F. Cruel and Unusual Punishment

Author:Robert J. Sharpe - Kent Roach
Profession:Court of Appeal for Ontario - Faculty of Law, University of Toronto

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Section 12 of the Charter provides:

Everyone has the right not to be subject to any cruel and unusual treatment or punishment.

Laws requiring minimum sentences for specified offences have been the exception rather than the rule in Canadian criminal law, though their use has increased in recent years. In Smith v R,169the Supreme Court struck down a minimum punishment of seven years’ imprisonment for importing narcotics. Too wide a range of activities was caught by the prohibition against importing drugs, from large-scale trafficking of dangerous drugs by organized crime to the importation of a small quantity of marijuana for personal consumption. While the Court did not settle on a precise definition of "cruel and unusual," a majority found that imposing a minimum sentence of such length would, in many instances, be so grossly disproportionate to the gravity of the offence committed by the accused as to outrage standards of decency and thus offend the guarantee under section 12. The Court was not willing to trust the matter to prosecutorial discretion to charge minor offenders with simple possession, since that would amount to an unacceptable delegation of decision-making authority in a situation where a fundamental right was at issue.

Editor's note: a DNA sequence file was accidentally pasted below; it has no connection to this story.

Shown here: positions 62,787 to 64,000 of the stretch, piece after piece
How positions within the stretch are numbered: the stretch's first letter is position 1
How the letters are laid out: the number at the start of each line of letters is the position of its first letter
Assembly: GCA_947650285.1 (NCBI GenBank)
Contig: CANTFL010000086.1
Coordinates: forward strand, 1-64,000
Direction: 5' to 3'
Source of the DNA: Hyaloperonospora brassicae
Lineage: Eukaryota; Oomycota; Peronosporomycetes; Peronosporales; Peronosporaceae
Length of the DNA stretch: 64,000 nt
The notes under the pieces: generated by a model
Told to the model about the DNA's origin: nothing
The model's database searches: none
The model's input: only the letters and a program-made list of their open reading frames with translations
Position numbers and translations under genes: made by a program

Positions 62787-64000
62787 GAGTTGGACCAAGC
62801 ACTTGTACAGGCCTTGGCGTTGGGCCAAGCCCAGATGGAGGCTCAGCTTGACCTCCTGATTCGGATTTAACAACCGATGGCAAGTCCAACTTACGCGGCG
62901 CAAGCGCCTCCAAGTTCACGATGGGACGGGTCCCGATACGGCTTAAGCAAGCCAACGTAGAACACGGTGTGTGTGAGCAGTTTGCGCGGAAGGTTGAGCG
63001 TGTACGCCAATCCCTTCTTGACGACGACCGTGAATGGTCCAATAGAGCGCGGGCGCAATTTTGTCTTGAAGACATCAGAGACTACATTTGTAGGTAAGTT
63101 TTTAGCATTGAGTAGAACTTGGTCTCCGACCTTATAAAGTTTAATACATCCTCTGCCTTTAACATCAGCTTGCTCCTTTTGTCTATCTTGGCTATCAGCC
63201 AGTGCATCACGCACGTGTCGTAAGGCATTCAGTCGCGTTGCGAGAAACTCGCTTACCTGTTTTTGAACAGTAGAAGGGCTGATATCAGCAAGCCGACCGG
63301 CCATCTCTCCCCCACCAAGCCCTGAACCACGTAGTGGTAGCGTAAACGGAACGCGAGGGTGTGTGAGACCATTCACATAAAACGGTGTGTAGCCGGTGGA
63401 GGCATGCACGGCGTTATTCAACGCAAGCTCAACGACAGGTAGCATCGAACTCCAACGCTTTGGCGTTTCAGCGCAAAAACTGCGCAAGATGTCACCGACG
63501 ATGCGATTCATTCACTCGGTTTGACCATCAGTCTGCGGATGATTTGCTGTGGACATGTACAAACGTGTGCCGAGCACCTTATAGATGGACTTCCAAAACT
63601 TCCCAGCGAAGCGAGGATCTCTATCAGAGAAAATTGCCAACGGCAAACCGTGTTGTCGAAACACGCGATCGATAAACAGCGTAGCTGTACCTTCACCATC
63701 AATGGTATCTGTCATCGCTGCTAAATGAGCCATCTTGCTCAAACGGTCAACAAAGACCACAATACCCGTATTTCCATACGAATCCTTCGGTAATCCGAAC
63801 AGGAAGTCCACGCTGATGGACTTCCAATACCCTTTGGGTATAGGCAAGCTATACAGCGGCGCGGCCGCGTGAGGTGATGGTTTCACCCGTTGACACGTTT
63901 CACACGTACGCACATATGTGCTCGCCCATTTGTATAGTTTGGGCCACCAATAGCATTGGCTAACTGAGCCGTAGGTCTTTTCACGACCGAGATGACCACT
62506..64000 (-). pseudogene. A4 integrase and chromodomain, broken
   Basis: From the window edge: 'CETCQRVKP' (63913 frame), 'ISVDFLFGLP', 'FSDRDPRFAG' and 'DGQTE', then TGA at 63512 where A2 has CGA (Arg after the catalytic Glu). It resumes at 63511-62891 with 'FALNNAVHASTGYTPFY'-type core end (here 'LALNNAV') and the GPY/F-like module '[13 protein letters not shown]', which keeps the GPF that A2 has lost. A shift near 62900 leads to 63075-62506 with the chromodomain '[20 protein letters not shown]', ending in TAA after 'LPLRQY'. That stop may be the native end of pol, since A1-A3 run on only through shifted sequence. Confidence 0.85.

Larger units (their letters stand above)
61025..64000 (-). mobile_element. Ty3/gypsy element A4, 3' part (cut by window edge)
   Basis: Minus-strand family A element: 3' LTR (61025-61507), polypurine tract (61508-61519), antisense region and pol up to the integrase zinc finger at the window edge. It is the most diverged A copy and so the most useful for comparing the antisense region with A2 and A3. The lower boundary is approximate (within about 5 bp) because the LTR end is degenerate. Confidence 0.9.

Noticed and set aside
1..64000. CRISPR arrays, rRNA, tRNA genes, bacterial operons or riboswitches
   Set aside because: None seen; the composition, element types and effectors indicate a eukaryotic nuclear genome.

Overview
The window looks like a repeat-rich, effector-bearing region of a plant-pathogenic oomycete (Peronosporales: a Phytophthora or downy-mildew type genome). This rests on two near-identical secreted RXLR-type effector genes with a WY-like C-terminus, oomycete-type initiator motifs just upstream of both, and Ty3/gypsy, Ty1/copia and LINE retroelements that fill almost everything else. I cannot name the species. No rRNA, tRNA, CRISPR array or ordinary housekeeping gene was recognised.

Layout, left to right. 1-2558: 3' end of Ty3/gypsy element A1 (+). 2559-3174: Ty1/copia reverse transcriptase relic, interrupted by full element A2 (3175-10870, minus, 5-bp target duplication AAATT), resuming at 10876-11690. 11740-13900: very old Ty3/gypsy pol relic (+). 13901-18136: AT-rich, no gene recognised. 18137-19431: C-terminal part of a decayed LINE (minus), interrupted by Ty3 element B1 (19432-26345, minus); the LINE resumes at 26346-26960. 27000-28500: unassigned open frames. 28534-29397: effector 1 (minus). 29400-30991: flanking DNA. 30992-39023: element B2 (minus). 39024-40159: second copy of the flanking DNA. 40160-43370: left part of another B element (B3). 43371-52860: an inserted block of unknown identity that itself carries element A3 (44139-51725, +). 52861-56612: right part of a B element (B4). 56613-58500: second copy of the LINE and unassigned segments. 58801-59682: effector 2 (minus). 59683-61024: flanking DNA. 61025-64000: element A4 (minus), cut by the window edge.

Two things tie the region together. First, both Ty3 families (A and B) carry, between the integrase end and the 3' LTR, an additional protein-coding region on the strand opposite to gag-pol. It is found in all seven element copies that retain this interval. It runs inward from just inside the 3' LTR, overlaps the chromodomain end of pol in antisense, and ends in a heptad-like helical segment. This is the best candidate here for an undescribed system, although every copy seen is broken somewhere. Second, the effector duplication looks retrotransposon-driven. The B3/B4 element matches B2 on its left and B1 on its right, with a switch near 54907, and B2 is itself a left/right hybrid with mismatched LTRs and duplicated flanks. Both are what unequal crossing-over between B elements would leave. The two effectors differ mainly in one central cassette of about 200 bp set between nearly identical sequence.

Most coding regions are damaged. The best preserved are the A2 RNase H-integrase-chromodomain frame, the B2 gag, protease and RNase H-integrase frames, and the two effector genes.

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Other challenges to mandatory minimum sentences have, however, failed. The Supreme Court has upheld mandatory life imprisonment without eligibility for parole for twenty-five years for first degree murder170and without eligibility for parole for ten years for second degree murder.171In both cases, the Court has stressed that the penalty was not grossly disproportionate given the seriousness of the offence.

The Court has also upheld a mandatory minimum penalty of seven days’ imprisonment for knowingly driving with a suspended licence172 and a mandatory ten-year firearm prohibition upon a drug conviction. In the latter case, the Court stressed both that the prohibition was related to the legitimate sentencing goal of protecting the public and that the Criminal Code allowed the judge to make exceptions when firearms were required for employment or sustenance reasons.173The Court has also upheld mandatory minimum penitentiary terms when firearms are used to commit serious offences. In R v Morrisey, it upheld a minimum sentence of four years’ imprisonment for criminal negligence causing death with a firearm174and in R v Ferguson, it upheld a mandatory minimum sentence of four years’...

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